The effect of disturbances of various intensities on tree species diversity was measured on forest regeneration. Researchers carried out an inventory of over 17 000 trees on a set of small forest plots, either subjected to different levels of commercial logging, or leaved untouched. Strong disturbances (such as intensive commercial logging), appear to favour pioneer species. If there are very little disturbances (fallen branches or only few and small canopy light gaps), the community is dominated by shade-loving species. Intermediate disturbances (more common or more extensive light gaps in untouched forests, only limited-scale logging) between the two extremes, induce peak diversity owing to the creation of a greater variety of ecological niches, some favourable to heliophilous trees, others better for shade-tolerant species.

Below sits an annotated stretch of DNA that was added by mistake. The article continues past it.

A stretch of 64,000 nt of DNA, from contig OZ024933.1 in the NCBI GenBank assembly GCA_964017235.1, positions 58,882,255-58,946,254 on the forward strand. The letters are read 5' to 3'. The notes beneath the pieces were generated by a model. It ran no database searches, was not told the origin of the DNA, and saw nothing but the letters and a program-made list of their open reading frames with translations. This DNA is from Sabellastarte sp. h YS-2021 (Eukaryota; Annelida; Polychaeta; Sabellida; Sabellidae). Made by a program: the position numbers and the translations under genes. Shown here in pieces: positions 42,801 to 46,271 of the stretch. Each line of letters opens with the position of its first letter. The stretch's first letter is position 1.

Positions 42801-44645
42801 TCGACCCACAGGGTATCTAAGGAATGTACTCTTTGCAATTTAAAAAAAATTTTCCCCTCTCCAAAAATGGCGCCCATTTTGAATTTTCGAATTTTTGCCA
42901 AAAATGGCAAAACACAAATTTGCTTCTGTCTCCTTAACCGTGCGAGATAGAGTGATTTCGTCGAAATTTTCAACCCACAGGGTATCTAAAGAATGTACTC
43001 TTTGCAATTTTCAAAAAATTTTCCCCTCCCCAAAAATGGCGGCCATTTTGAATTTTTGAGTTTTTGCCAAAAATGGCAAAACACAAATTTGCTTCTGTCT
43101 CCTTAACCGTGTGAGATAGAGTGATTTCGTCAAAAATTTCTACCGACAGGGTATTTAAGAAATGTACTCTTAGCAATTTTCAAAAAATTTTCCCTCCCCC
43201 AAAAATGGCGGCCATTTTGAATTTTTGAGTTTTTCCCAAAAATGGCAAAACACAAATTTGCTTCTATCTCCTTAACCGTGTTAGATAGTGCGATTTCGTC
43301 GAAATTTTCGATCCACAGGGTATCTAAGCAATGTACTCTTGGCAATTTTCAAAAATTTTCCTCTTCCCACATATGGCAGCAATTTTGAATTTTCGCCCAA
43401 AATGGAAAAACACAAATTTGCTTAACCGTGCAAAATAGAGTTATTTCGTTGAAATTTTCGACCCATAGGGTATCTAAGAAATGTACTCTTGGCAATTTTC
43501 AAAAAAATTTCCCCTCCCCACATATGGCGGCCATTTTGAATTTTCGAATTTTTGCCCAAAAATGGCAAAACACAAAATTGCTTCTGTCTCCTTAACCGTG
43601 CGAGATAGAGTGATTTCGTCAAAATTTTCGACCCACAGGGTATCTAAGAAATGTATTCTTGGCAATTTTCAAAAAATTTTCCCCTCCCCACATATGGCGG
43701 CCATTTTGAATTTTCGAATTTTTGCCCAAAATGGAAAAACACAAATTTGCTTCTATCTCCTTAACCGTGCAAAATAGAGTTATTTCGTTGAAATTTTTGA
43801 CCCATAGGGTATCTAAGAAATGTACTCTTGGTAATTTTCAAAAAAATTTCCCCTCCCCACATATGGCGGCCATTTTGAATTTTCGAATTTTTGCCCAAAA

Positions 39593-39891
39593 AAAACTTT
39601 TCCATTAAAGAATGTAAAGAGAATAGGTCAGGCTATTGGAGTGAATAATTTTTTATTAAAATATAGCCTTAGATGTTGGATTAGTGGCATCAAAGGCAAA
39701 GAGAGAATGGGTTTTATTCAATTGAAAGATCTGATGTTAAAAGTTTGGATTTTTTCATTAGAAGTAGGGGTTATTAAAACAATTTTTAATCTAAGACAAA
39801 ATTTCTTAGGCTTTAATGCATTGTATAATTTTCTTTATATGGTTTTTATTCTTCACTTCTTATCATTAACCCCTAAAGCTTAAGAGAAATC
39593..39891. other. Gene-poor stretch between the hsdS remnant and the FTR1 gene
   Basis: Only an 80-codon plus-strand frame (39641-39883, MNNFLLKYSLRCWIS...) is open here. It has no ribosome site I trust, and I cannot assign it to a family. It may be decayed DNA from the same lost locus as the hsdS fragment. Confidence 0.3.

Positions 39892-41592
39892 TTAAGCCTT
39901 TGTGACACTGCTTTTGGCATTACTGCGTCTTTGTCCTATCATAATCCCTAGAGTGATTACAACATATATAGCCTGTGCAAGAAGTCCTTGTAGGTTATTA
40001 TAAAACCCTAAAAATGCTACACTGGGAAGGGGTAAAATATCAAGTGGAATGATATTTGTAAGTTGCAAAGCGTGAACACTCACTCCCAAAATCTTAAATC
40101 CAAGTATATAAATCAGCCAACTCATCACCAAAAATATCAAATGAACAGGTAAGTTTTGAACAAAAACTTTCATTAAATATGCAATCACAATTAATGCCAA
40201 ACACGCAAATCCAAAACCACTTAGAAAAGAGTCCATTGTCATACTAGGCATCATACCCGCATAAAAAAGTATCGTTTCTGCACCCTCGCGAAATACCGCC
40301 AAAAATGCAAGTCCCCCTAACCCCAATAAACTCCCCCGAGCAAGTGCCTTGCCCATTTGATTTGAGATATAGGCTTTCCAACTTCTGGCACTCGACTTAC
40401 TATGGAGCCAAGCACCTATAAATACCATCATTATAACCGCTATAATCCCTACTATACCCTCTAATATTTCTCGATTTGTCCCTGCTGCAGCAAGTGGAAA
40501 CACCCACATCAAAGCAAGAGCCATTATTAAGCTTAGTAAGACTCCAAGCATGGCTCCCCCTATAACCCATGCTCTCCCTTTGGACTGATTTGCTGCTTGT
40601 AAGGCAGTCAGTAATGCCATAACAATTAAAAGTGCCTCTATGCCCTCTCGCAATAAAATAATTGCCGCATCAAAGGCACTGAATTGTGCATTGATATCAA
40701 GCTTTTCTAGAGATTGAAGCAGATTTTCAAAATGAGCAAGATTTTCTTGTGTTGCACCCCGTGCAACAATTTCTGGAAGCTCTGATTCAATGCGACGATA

These results bring partly into question the findings that an American research team published in 1999 after investigations in Panama (2). This is the only other attempt to date to check the intermediate disturbance hypothesis at the same scale of observation. From the study of a 50-ha plot of natural forest, these researchers concluded that disturbance level had no effect on tree species diversit
Contact: Jean-Franois Molino
Institut de Recherche Pour le Dveloppement